For an unpublished exploratory work of mine in collaboration with my son, Thomas W. Swinehart, who on a Miami University sponsored geology field trip to Wind River Basin in Wyoming collected samples, which were tested in Cleveland, Ohio at the Harshaw Chemical Company using the 30 TLD-700 dosimeter. Transportation whether by air or car made the most difference. For two weeks exposure there were residual numbers for locations on either side of the Wind River Valley. Their residuals statistically were not enough to outweigh the variance from transport.
The proposed date 1054 to 1057 AD is too close to C-14 from Serpent Mound in 1991. 1070" 70 and 1025 and 1215. Wood at Serpent Mound grew in hard ground water, which I am proposing is the reason for C-14 age to be more than historical for the Pyramids by weighing average at 374 years. Members of David Koch Pyramids Radiocarbon Project (1999)
For charcoal its age would be increased by carbonate contamination. All carbonates are not decomposed by hot acid, for example Baesnasite/ Bastnasite. If carbonate is a problem it can be established by infrared on as little as .01 grams. The bed rock at Serpent Mound is so broken up by impact that samples of different kinds of trees should be made into charcoal in a quartz tube furnace and tested with infrared for carbonate then C14 to establish zero age. Also a date from the burnt rock could help resolved the question.
In addition to finding and rebuilding the star, some exploratory work is warranted for the halo. Locating more pictures of the halo for Venus at different altitudes will help; both for the curvature and the location of bright spots. The builders could have recorded these with different colors of clay. Take shallow core samples at measured intervals. By wet screening separate into particle size ranges and compare color. An optional test for the fines to bring out differences that time, leaching and restoration have masked is by the infrared spectrum. For this I can supply detailed instructions as to pellet preparation for a correct spectrum for OH or H2O and the correct base line to use for the long wavelengths where oxides and lattice pores have absorption bands.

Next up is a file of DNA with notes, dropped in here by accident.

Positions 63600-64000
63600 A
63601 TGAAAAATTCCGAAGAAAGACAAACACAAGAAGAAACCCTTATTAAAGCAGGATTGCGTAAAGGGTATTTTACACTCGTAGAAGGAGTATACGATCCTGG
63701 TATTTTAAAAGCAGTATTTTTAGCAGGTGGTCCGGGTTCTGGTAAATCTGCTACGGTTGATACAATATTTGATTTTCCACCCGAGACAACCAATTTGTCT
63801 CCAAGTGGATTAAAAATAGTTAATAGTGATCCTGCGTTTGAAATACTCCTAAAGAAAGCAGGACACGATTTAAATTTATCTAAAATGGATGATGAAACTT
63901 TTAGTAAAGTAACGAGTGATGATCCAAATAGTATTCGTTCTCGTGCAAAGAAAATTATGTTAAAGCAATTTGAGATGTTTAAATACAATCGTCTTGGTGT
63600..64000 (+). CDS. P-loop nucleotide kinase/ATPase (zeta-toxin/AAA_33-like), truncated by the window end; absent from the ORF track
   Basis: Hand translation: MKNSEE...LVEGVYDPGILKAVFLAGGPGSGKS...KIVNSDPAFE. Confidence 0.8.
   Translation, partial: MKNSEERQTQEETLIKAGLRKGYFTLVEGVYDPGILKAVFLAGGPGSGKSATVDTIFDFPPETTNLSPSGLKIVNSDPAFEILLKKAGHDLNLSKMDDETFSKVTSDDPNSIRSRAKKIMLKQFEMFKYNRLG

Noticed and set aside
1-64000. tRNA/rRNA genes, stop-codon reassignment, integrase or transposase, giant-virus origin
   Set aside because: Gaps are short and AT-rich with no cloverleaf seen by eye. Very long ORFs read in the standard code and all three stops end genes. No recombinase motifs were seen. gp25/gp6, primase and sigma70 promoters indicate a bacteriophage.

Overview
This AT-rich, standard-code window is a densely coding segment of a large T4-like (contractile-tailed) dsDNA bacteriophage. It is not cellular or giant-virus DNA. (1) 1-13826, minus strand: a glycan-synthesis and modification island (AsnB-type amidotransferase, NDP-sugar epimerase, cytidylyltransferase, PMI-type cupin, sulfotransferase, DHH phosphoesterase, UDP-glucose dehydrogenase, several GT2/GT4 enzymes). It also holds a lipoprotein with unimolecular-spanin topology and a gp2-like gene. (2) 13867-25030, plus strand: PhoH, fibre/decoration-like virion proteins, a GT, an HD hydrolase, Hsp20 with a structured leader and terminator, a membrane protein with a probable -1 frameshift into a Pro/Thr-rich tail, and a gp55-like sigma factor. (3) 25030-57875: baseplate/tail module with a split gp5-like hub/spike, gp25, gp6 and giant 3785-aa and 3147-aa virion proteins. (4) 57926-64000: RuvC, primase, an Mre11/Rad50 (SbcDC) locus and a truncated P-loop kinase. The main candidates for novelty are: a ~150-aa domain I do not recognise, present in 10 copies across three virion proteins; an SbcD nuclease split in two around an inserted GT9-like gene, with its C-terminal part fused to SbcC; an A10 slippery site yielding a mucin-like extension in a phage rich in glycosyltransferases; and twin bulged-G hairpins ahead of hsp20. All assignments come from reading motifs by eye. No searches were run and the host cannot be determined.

Records of comets averaged one a year before 1600 with the invention of the telescope. The mound builders could have used a composite from memory. Comets present a different shape on each approach to the sun and this may change in a few hours. The forces at play are known so there are limitations for what shapes are possible. The line drawing by Squier and Davis (1848) is the best for what the effigy builder could have seen in every respect. The map for Putnam=s restoration of Serpent Mound dropped the triangles and changed the head a little, but it is still within limits. All of the other maps sketches and aerial photographs are more like a snake and not physically possible for a comet as to the curvature of the jaws of the wide.
Reading between the lines of Putnam=s findings at Serpent Mound, all three effigy mounds concerning corn could have been designed by one young man, buried in state near the shelter house. For Serpent Mound, he had trouble with limestone until he found igneous rocks in nearby glacial till. He improved the kiln construction and control of the heat. That enabled a village of artisans to make larger pots, antler points, flint utensils, etc. for the tourist trade. For his burial, they cleared the super structure of his kilns for use in the village and placed his body on a bed of hot charcoal covered with ash and flint chips of different colors. They contributed more ash from the village. For them the ash had great value in terms of work to get more for their livelihood .
Putnam did not find the meteorite he carried. His wife or mother took it back to Newark and carved the Wray figure of him as a boy skywatcher completely wrapped in a bear skin jumpsuit. A picture of this is given in color by Lipper (1998) Timeline, 15, 1, 2. The color is right for a rock from Mars. Could TLD confirm the date it fell at Granville and by isotopic analysis its origin?
September 1999 Dr. Carl F. Swinehart